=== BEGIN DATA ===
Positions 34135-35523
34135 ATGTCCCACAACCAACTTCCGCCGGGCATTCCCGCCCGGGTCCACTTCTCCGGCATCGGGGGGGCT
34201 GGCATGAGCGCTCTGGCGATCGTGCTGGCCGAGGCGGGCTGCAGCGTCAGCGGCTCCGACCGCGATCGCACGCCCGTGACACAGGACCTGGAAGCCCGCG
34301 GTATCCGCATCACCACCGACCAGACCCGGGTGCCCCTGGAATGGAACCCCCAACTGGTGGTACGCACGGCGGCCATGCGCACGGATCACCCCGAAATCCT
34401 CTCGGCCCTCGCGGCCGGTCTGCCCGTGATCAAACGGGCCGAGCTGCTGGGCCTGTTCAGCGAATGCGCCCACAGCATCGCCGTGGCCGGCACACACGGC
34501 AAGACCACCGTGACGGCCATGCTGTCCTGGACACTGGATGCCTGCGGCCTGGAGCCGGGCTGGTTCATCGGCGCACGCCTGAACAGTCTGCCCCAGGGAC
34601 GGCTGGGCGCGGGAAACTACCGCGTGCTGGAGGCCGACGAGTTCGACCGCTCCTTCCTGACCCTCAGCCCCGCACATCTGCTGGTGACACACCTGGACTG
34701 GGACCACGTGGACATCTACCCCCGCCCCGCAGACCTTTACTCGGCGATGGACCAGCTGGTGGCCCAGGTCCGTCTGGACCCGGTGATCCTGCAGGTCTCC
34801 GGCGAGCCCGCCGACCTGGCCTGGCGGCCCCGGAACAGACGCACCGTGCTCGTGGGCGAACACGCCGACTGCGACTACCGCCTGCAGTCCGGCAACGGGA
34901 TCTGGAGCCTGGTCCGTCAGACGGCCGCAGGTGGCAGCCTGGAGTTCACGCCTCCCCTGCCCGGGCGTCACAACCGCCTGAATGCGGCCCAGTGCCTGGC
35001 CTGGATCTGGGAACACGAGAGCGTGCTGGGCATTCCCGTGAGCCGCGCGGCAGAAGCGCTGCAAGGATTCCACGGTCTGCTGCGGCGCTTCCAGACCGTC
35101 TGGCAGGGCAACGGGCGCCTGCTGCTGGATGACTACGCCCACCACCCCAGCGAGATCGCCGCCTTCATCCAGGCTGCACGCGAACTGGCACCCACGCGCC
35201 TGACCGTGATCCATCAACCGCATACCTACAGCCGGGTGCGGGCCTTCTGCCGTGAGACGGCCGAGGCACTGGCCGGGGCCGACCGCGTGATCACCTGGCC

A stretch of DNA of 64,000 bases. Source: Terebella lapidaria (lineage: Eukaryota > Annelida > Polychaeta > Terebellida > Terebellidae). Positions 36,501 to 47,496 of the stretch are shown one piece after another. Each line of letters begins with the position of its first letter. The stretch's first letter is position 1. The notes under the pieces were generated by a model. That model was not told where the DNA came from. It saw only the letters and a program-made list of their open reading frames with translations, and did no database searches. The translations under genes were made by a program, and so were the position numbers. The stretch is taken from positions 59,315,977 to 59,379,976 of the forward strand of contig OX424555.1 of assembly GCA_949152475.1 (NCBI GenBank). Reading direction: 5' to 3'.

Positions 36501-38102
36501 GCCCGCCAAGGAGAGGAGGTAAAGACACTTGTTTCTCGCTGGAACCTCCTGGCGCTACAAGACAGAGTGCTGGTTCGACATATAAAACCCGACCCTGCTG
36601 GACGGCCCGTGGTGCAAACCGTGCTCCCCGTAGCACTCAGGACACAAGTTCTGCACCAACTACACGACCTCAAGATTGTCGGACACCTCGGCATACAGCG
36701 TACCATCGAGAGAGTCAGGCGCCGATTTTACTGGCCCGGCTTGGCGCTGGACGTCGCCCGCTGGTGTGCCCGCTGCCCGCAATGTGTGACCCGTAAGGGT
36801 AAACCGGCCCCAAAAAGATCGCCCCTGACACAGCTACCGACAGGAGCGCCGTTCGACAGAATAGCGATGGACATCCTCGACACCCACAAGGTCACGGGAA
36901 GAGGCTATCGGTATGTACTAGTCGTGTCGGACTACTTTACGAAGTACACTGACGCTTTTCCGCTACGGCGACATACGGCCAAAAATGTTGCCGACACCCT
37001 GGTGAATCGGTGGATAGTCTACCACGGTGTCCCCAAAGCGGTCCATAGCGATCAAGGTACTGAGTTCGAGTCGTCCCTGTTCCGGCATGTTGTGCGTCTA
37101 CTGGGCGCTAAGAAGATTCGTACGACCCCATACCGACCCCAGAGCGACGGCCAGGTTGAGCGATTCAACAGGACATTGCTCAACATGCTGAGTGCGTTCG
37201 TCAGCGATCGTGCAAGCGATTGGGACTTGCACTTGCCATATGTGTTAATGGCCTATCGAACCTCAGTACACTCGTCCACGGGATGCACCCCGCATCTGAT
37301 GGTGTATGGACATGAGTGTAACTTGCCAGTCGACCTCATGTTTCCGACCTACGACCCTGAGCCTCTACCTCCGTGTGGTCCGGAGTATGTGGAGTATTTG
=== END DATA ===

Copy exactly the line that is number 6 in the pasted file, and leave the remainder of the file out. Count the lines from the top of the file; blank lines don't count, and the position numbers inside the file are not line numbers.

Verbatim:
34501 AAGACCACCGTGACGGCCATGCTGTCCTGGACACTGGATGCCTGCGGCCTGGAGCCGGGCTGGTTCATCGGCGCACGCCTGAACAGTCTGCCCCAGGGAC